Funny thing about saving money: the earlier you make it a habit, the easier it will be to continue saving even through times of sparse income. Recently I began saving ten percent of my freelancing income. It didn’t take long at all before my savings reached 4 digits, and I only work part-time at freelancing.
Most employers and/or banks will allow you to set up an automated plan to put a certain percentage of your paycheck into a separate savings account on a regular basis. Take advantage of automating, or do it yourself, but make it a habit to save something out of every bit of income that comes into your hands?
Why is saving so important? Well, first of all, having a plush savings account buys you freedom. You won’t have to worry about making decisions about jobs or purchases based on whether or not you can afford to take a pay cut or whether or not you can afford to pay for an expense. By keeping an abundant savings balance in the bank, you can easily pay for necessities like unexpected car repair purchases or medical bills, and you can pay for treats like spontaneous trips with friends.
Second, by automating your savings you’ll build up wealth faster that you realize. Before long you’ll have $1,000 in the bank. And then $10,000. And then $50,000. And then $75,000. If you can adapt a “set it and forget it” attitude about saving a portion of each source of income, you’ll put yourself in a financial situation where you have many, many more choices than your friends who chose to blow off saving money for the “you only live once” lifestyle.
4. Buying with Cash Will Make You Spend Less
The convenience that comes with today’s plastic access to money is great. It takes away the need for people to keep track of their cash, and it helps make purchases everywhere a whole lot easier.
However, there is one glaring downside to our plastic-driven society: It takes away the value of money. Don’t believe me? Try this experiment and see for yourself. Put away your plastic and carry your money as a wad of cash in your purse or wallet.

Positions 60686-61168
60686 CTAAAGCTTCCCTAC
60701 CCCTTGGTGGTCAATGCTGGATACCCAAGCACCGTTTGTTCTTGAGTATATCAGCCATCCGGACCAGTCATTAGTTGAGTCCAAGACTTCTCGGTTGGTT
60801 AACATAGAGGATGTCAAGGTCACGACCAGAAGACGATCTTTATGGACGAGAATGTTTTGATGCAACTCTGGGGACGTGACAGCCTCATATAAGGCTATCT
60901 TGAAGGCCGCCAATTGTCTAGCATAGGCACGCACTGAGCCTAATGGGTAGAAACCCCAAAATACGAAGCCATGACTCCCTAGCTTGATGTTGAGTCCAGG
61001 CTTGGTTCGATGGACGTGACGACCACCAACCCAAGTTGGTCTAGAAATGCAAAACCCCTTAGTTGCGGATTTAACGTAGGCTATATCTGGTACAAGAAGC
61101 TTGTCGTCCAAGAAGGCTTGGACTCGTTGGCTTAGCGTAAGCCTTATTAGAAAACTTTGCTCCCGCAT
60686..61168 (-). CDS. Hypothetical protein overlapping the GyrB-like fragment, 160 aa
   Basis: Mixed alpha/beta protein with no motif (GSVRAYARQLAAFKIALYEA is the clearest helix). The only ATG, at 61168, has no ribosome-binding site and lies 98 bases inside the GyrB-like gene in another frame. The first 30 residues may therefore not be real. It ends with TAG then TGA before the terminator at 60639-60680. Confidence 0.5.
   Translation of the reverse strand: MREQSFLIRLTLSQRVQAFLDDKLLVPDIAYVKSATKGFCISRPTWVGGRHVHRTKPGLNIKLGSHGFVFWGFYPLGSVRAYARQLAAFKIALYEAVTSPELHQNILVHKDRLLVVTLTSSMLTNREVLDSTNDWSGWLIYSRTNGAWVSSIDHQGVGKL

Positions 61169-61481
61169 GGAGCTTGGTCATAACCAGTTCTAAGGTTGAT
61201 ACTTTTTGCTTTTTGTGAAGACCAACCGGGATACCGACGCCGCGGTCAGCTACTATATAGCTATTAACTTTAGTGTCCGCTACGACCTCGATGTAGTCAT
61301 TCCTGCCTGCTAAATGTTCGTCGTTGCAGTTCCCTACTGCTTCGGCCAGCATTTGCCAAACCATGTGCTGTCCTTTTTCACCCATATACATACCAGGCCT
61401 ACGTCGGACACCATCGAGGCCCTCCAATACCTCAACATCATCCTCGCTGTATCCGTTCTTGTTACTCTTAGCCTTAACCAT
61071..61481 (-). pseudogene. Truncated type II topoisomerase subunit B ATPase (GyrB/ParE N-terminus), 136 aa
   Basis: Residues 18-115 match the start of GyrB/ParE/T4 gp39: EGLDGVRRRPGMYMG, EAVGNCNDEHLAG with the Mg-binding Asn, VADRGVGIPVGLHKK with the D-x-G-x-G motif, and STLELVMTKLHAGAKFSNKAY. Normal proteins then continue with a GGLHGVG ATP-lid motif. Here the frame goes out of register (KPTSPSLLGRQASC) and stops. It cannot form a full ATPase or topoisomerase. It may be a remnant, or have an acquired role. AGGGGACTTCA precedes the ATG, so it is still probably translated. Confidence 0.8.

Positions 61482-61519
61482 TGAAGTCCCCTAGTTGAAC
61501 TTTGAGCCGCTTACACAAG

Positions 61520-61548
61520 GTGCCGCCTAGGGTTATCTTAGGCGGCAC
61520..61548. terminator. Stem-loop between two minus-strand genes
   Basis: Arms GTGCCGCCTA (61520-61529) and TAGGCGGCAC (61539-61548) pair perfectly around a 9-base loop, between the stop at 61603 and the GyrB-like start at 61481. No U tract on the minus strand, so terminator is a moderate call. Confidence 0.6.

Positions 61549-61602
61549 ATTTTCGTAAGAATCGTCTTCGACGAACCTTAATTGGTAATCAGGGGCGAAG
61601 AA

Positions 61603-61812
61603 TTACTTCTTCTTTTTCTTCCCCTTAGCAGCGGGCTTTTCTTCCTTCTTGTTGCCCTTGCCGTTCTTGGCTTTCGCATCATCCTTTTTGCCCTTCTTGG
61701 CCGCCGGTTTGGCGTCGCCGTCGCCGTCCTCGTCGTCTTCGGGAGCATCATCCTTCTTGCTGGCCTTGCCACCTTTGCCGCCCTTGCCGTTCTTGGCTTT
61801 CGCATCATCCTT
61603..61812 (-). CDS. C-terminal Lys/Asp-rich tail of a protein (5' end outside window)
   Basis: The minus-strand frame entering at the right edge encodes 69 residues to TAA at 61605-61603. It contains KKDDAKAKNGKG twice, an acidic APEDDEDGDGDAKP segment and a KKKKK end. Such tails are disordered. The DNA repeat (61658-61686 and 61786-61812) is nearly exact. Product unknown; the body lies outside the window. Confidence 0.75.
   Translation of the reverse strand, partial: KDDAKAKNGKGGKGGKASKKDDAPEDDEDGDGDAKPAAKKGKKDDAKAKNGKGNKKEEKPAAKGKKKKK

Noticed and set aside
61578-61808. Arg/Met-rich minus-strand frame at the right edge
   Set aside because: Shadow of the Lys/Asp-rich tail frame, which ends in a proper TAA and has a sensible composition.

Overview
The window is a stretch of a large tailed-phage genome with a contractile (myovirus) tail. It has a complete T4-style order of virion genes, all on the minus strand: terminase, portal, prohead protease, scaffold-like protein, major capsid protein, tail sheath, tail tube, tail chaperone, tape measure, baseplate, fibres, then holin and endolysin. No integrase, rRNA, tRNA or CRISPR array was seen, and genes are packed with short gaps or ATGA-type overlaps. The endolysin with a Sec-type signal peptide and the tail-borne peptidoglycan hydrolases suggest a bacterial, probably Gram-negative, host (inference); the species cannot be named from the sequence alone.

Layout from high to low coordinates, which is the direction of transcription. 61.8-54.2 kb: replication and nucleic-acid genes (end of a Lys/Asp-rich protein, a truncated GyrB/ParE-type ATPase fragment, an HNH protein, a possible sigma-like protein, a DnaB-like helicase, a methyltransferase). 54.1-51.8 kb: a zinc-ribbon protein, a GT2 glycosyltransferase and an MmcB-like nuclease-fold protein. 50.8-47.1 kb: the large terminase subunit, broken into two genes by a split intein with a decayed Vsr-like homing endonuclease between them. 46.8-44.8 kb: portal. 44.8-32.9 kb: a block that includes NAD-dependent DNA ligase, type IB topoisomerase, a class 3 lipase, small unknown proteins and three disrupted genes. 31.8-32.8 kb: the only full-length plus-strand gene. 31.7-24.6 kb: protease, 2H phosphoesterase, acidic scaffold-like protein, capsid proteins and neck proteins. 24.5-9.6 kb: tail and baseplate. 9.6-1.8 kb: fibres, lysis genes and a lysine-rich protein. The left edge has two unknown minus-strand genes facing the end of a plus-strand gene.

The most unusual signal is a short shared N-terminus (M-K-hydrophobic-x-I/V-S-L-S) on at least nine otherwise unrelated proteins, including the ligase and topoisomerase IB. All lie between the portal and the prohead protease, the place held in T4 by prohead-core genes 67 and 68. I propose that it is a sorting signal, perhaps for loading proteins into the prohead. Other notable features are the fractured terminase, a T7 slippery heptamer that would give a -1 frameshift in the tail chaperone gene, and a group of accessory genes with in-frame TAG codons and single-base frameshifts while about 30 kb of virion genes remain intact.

Something interesting happens when you start paying for things with cash: you start seeing the real-life truth that you are parting with your money.
With credit and debit cards it’s just “numbers on a page”, but with cash, its’ your hard-earned money that you worked and slaved to get, and it’s going bye-bye to the cashier at McDonald’s or the ticket lady at the movie theater. Paying with cash makes it crystal clear that you are no longer as wealthy as you were five seconds ago, and it can have an impact on your spending.
Paying with cash helps you realize that when your money is gone, it’s GONE. Those numbers on paper that come from your bank are simply numbers.
5. Learn to Decipher Value Purchases vs Non-Value Purchases
If you can learn to put a value on your purchases, you’ll likely keep money waste to a minimum. The difference between value purchases and non-value purchases will be different for everyone. Each person values different things, and it’s up to you to figure out which purchases are important to you and which aren’t.
There are a few ways you can learn to decipher the difference between value purchases and non-value purchases.
Make a List of Financial Goals
Making a list of your financial goals will help you see what is truly important to you. Is your goal to pay for college in cash? To save for a new car? To save enough to purchase a house? To save enough to go to Europe with your friends?
Once you have your list of goals, you can measure up every potential purchase against those goals. When your friends say, “Hey, let’s go out to eat” you can ask yourself “What would bring more value to my life: dinner at Chili’s for the second time this week, or an extra $20 toward my new car?”